• Collar Buttons are a no-go at 100 yards
  • 210 SWC is still a great bullet
  • Balle-Blondeau-talk
  • Balle-patent
  • Balle Blondeau
  • 355-grain flat point dogbone
  • Ton shoots at 100 yards
  • One more test

I had the Umarex Gauntlet out to shoot at 50 yards last week but the day was just too windy. Once I got it sighted-in for 50 yards the wind picked up and blew the pellets all around. I wanted this test to be a good one between the magazine and the single-shot tray, and it wasn’t going to happed this day. So I brought out the TexanSS that has no difficulty shooting in the wind.

Today I will show you how the AirForce TexanSS big bore performs at 100 yards. I have spent several days at the range to get today’s results. That’s why it took me so long. read more


Chinese B3 underlever: Part 8

by Tom Gaylord
Writing as B.B. Pelletier

B3
The B3 underlever from China.

Part 1
Part 2
Part 3
Part 4
Part 5
Part 6
Part 7

A history of airguns

This report covers:

  • The test
  • JSB Exact RS
  • RWS R10 pistol
  • Sig Match Ballistic Alloy
  • Discussion
  • Summary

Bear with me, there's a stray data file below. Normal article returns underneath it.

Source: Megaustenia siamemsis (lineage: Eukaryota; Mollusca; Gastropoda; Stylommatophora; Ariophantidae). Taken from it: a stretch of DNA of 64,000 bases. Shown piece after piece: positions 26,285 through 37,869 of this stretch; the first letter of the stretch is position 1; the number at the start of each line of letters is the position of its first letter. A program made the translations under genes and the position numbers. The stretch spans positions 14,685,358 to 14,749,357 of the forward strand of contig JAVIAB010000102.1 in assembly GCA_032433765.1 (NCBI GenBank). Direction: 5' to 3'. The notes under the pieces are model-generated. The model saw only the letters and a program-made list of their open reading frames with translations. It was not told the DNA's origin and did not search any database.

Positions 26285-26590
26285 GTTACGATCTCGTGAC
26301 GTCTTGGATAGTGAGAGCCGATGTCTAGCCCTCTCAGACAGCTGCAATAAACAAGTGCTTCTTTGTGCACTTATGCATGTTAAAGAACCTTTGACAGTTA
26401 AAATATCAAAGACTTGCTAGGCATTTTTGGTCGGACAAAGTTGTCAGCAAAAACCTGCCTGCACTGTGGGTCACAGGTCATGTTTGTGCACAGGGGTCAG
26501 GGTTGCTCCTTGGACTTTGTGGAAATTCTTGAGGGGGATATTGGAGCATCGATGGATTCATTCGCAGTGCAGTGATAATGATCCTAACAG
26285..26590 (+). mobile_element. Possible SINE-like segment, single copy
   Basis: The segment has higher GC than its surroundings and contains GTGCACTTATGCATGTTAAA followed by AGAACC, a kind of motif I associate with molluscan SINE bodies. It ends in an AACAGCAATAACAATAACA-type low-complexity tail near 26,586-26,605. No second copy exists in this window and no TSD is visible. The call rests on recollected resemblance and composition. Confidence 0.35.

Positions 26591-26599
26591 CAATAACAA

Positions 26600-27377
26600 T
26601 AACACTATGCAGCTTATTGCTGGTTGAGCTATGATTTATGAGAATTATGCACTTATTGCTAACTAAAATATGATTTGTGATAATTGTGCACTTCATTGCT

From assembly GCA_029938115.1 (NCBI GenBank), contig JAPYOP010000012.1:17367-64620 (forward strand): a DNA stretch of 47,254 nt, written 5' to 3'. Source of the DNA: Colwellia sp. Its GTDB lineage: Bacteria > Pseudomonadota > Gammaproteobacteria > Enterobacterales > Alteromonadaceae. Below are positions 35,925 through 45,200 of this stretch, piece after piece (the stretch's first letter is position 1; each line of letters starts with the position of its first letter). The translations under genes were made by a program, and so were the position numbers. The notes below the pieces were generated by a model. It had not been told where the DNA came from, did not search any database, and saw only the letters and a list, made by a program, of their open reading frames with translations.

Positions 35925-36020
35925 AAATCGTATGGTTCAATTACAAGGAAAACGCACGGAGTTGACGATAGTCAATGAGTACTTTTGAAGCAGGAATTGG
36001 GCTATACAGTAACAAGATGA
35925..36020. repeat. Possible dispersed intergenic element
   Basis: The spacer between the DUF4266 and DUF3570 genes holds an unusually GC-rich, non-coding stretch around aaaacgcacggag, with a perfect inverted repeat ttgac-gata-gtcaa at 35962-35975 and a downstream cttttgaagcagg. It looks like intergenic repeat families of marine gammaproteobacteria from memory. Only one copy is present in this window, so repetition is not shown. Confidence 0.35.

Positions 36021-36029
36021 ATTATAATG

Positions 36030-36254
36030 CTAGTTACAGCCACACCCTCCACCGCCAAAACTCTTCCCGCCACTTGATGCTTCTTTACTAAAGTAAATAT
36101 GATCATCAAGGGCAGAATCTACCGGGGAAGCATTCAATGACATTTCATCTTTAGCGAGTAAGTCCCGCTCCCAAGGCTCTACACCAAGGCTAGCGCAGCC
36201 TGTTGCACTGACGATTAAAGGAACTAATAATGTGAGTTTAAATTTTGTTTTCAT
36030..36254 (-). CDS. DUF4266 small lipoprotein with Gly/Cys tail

Today I conduct the 25-yard accuracy test of the Chinese B3 underlever air rifle. Before shooting this particular B3 I had never shot any Chinese sporting spring rifle at this distance and I didn’t think there were any that could manage it.

The test

I read Part 6 to learn which pellets did best in the rifle. All shooting was off a rest, using the artillery hold. And I have to use the open sights on the rifle, as there is no easy way to mount a scope. Later B3s do have dovetails for scopes but this early one does not. read more


Must an airgun use air?

by Tom Gaylord
Writing as B.B. Pelletier

This report covers:

  • Carbon dioxide
  • Green gas/red gas
  • Catapult guns
  • Caps!
  • Not the end!
  • Ulterior motive

Simple enough question, no? Maybe you get confused by certain air-powered tools or perhaps a slang reference to a paint sprayer, but most folks know exactly what you mean when you say airgun.

Think so? Think again.

The term airgun isn’t found in most dictionaries, yet. You’ll find that your spell-checker wants you to write it as two words, but that’s not what today’s blog is about. I really want to know if you know all that is encompassed by the term airgun.